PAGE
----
For me, writing is my break. Most of the time, anyway. I retreat from pretty much everything else that I have to do into my writing. The stories are where I make the world make sense.
As a full time Independent Author, you are going to be taking on multiple full time jobs. You will not only write full time, but also edit all of them, design the interiors and exteriors, and market them. That’s several full time positions at any major publishing house. Granted a publishing house will be dealing with multiple authors and you only have to worry about you. Still you can expect to spend upwards of sixty hours per week on all of this.
There are so many jokes about authors and cats. About people who have cats in general. It almost feels like a cliche to point out that I, too, have cats. And yet, when I think about it, only about half, maybe less, of my friends and acquaintances have cats, but well over 75% of my writer friends have or want cats. There must be something to it.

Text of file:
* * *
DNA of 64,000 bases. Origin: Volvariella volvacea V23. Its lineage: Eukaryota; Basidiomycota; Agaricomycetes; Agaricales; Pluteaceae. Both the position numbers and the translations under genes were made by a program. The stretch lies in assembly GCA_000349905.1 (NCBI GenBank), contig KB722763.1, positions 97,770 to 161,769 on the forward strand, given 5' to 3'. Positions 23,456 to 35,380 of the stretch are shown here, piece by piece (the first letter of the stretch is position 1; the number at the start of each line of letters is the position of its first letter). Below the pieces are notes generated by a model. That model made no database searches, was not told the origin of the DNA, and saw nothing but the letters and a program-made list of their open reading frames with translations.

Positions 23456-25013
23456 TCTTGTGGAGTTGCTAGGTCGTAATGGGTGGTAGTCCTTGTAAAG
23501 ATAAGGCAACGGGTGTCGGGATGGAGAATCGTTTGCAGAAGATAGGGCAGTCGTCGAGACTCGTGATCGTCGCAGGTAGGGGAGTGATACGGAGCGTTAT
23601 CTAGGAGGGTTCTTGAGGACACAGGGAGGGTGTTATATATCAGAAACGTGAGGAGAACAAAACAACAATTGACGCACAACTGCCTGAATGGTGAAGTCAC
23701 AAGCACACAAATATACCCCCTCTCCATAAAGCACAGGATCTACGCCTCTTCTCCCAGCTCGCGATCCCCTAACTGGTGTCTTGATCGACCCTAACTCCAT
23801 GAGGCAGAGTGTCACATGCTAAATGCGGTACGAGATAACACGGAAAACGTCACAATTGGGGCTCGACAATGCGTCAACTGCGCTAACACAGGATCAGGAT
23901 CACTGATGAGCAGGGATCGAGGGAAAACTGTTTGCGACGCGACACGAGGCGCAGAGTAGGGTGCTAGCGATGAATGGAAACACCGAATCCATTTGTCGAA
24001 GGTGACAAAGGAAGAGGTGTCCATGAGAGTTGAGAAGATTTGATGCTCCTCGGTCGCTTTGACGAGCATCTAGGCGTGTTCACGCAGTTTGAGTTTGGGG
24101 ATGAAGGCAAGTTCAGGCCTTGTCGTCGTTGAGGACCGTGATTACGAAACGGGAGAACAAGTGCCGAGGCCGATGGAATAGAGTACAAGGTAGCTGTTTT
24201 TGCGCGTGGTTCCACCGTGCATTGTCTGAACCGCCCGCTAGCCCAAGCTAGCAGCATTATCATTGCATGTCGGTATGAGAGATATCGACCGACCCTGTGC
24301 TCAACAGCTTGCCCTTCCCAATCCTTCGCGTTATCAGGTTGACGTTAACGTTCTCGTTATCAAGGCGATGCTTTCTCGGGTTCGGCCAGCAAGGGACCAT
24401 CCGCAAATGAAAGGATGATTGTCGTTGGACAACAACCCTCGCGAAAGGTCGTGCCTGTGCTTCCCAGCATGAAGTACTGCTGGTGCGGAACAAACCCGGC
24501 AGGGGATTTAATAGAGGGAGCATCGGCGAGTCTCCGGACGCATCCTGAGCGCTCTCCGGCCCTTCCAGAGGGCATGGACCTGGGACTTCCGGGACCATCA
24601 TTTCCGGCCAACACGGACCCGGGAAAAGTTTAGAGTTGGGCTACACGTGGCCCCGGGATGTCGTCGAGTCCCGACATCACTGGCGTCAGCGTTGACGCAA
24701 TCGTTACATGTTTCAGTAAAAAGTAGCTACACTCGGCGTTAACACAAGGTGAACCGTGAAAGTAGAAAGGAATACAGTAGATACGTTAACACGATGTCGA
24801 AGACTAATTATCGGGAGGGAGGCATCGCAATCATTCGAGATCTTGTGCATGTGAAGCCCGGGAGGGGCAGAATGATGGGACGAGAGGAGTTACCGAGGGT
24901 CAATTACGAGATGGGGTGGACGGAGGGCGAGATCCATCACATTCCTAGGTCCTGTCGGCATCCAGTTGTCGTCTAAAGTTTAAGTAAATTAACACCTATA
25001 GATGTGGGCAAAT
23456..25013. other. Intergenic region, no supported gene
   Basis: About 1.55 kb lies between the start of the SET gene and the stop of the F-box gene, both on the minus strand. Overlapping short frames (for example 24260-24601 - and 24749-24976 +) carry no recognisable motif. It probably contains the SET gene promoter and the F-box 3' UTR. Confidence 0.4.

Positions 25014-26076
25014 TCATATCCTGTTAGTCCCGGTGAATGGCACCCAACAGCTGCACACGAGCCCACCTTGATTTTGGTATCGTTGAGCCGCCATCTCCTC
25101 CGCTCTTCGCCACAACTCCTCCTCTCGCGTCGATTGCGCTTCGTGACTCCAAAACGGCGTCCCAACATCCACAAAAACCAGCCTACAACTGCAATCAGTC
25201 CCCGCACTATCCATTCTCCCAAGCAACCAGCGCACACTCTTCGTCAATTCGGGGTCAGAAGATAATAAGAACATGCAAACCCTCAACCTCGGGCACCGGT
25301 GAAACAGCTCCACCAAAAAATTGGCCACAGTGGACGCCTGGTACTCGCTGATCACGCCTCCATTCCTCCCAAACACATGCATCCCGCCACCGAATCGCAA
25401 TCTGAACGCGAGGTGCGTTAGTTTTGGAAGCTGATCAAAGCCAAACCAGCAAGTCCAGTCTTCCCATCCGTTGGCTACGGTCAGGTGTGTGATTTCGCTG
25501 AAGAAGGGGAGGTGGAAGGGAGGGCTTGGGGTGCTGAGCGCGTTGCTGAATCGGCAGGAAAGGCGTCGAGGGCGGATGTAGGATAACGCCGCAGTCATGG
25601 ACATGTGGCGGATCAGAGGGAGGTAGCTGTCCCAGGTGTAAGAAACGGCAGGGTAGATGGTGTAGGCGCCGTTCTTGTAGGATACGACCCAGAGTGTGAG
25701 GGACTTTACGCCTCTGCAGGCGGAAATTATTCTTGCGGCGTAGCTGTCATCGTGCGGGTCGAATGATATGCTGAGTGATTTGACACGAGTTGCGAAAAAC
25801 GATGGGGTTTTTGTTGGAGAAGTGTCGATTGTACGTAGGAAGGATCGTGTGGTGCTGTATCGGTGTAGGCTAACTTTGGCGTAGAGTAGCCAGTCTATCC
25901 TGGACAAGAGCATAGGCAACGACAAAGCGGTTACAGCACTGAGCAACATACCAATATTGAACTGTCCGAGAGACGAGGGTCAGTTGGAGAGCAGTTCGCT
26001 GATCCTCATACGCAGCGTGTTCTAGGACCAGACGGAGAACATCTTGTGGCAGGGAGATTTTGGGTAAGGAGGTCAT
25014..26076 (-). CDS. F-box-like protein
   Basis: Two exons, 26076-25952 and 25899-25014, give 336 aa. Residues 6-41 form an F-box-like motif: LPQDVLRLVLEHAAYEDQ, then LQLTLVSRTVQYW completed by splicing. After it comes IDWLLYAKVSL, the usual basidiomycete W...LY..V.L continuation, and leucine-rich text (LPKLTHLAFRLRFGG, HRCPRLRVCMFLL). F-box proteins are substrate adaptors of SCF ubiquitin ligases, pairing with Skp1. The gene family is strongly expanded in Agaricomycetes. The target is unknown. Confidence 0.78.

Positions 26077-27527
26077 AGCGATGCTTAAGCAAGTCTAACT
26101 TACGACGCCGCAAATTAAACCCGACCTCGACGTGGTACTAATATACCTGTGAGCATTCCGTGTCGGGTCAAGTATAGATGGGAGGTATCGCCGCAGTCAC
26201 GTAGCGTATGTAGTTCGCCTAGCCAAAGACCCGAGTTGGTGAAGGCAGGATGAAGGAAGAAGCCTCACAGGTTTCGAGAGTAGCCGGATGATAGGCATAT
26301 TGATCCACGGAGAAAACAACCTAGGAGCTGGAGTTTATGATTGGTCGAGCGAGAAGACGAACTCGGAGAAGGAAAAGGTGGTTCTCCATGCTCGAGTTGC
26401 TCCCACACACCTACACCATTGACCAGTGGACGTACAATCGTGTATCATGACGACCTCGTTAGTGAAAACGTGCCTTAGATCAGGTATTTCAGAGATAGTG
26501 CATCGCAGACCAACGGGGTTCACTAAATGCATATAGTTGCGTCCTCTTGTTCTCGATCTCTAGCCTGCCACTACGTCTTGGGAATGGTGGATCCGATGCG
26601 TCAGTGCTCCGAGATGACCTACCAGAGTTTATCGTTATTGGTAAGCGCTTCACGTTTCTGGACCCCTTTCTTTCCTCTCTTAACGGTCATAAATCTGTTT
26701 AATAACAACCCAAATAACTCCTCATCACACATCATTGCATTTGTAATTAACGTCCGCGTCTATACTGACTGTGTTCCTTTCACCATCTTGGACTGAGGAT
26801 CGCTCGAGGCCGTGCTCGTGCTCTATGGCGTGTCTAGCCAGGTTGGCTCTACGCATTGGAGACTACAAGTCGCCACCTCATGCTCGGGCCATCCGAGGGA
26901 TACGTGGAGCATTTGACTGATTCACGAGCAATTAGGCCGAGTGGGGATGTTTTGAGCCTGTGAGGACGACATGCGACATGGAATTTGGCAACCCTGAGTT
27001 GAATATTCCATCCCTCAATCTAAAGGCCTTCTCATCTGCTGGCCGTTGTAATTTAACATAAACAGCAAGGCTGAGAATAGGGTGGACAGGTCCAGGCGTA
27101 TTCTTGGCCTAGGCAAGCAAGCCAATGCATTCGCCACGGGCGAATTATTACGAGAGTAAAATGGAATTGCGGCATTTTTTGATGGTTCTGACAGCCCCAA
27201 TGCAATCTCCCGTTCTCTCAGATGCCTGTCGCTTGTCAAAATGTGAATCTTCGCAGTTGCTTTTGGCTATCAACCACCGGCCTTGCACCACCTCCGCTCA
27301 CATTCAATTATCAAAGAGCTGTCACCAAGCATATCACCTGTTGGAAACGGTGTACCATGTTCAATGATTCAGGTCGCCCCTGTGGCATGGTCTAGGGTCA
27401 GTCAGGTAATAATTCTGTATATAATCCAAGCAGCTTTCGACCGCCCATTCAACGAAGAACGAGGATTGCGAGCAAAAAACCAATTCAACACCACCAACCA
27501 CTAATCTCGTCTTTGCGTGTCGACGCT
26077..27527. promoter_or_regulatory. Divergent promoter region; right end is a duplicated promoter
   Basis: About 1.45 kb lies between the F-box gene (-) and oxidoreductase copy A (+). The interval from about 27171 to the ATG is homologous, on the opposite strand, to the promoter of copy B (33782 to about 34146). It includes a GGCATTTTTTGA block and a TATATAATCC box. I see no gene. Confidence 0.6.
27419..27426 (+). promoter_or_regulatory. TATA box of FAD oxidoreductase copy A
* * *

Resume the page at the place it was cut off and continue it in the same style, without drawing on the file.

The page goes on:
There are three really tough parts to any writing project.
One of the great myths of the creative arts is that of inspiration. How many starving artists are out there waiting for inspiration to start their next project? Too many. Really, if you want to be a not-starving artist, you can’t just wait for inspiration to find you. You are going to have to go out and find inspiration, or learn to work without it. I recommend the former.
In case you’ve managed to miss it, November is National Novel Writing Month (NaNoWriMo). That is a bit of a misnomer in that there are writers all over the world sitting down in front of their computers, or with notebooks and pens trying to crank out 50,000 words in just 30 days. The “Novel” part is also a bit, shall we say flexible, as some of those writers are composing the first draft of their dissertations or memoirs or even new roll-playing systems. What ever it is that all of us writers are doing, it certainly isn’t hiding in the basement or attic to type away in solitude in the middle of the night.